Treatment for Partners of Sex Addicts: The Fallout and the Recovery

When a partner discovers they are in a relationship with a sex addict they are to a greater or lesser degree in a kind of post traumatic state of shock.  This means that they may not be able to sort out what they are feeling very well.

Often the first reflex is to be angry and want to reject the addict.  But I have found that the partner or spouse will usually realize that the addict has a serious problem and begin to do the leg work of finding the right kind of help.

Sometimes the partner will be interested in participating in the addict’s recovery and sometimes not.  Often the partner will be on the fence about whether they will be able to stay in the relationship.  There are many different kinds of responses to this crisis and many different ways of coping.

Some common reactions

Some spouses and partners focus too much on the addict.  They go into an emergency mode in which they concentrate their energy on the addict’s need for help that they neglect their own needs.  The feeling is to get this problem solved as fast as possible and get back to “normal.”  But the treatment for sex addiction will of necessity change the people involved in some profound ways and will therefore mean that the relationship will not go back to exactly the way it was.

Getting help for a sex addict partner is not like helping a partner get through knee surgery.  It involves the addict getting help with problems relating to intimacy.   A relationship that was one of dishonesty and compartmentalization becomes one of openness and trust.  This big picture is usually hard for either partner to discern at the outset.

Some partners feel an urge to explain away the addict’s problem.  They feel very invested in what they may think was a great relationship and don’t quite know how to adjust to the idea that there is a major problem.  One way to attempt to get clarity  is to blame themselves or other circumstances, such as a separation, a pregnancy and so on.  “If such-and-such hadn’t happened then my partner wouldn’t have felt X or Y or Z and he wouldn’t have needed to engage in sexually addictive behavior.”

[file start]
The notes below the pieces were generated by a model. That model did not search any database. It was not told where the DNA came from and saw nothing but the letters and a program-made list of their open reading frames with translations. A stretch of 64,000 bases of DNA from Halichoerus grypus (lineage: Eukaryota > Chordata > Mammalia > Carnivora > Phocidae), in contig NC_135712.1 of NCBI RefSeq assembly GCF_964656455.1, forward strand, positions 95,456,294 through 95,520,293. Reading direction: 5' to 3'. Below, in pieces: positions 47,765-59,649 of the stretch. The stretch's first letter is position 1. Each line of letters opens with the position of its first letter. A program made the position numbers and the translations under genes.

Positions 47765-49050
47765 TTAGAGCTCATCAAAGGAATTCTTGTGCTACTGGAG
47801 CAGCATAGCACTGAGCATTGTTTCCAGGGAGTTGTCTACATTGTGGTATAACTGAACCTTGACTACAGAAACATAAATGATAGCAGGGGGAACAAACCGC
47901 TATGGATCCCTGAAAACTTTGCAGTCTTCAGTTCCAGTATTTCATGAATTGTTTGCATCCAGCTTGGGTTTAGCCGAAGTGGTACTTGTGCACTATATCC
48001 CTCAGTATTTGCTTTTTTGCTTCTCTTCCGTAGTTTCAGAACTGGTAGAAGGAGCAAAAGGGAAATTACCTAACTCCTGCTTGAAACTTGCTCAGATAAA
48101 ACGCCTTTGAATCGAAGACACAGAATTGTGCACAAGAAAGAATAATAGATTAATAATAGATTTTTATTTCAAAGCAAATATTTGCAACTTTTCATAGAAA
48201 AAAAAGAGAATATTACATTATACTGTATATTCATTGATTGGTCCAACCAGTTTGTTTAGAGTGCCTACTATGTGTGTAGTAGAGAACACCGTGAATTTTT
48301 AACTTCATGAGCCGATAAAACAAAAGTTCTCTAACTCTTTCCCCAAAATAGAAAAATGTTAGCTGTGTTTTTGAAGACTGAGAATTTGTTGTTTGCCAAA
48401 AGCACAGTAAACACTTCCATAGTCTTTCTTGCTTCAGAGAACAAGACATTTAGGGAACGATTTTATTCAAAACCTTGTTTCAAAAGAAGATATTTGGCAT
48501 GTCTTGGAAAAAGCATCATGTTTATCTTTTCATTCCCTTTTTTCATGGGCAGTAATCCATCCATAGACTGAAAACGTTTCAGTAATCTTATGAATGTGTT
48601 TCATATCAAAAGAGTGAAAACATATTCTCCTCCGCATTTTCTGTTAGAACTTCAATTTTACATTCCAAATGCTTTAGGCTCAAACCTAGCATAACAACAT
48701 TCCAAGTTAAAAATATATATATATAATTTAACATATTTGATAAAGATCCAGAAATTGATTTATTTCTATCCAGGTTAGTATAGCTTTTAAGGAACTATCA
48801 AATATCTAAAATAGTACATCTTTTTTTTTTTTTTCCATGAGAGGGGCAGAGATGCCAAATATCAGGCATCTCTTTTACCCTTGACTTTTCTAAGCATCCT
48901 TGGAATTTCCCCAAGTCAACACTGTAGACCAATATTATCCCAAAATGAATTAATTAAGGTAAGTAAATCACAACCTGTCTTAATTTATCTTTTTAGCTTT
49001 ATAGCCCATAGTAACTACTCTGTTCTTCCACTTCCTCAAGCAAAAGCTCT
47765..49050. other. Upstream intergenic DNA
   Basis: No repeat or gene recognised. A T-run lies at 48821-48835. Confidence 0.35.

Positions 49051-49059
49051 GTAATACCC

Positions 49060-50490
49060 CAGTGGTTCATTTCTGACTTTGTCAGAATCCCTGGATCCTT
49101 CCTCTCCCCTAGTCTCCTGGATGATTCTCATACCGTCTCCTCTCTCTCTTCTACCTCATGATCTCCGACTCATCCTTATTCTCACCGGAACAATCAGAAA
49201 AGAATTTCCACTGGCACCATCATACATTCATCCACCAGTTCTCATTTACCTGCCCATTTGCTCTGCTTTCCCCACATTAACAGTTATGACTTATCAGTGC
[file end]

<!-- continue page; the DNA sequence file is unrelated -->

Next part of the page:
But the addict does have a problem and the fact that a life stressor caused it to escalate does not mean that it is not there.

Sometimes partners are so angry at their spouse or partner that even though they do not immediately decide to leave the relationship they try to completely shut out the problem.  They say in effect: “I’m fine, you’re messed up and you need to go get fixed.”  Meanwhile, their thinking goes, I will just get on with my life, and if you get better then we’ll be a couple again.

This is also a natural response but the fact is that although the addict’s recovery is not the partner’s responsibility, the partner does have to face up to what has happened to the relationship and to the impact that it has had on them.  Eventually partners of sex addicts need to be able to recognize that the kind of betrayal they have experienced is not a small matter and that it is OK to be vulnerable to being hurt and OK to get support.  We are human and we need to be able to trust those we love.  And because we are human our loved ones can hurt us. This means we deserve help too.

What kind of help do partners and spouses need

The kind of support that partners need and want varies enormously.  I have seen spouses so devastated by sexual betrayal that they wanted and needed a residential treatment program of their own.  Other partners find it useful to get therapy with a sex addiction counselor for themselves.  They need to better understand the nature of sex addiction and the fact that they didn’t cause it and they can’t cure it.  They may need to learn to set boundaries, communicate their feelings more clearly and sort out, bottom line, what they are willing to accept and what they are not.

Most spouses and partners benefit from the support of other spouses and partners of sex addicts who are dealing with the same experiences.  This can take the form of group therapy, 12-step programs for partners of sex addicts or co-dependents generally, on online resources for educational information and websites by and for partners of sex addicts.